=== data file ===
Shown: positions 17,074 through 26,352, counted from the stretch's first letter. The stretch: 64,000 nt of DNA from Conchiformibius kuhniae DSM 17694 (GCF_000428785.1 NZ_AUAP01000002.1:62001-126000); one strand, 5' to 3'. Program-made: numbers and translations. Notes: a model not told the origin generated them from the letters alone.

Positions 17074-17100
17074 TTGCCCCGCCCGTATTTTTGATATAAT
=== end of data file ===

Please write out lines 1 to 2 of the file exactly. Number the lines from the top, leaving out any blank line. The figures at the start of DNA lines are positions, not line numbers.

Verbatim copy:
Shown: positions 17,074 through 26,352, counted from the stretch's first letter. The stretch: 64,000 nt of DNA from Conchiformibius kuhniae DSM 17694 (GCF_000428785.1 NZ_AUAP01000002.1:62001-126000); one strand, 5' to 3'. Program-made: numbers and translations. Notes: a model not told the origin generated them from the letters alone.

Positions 17074-17100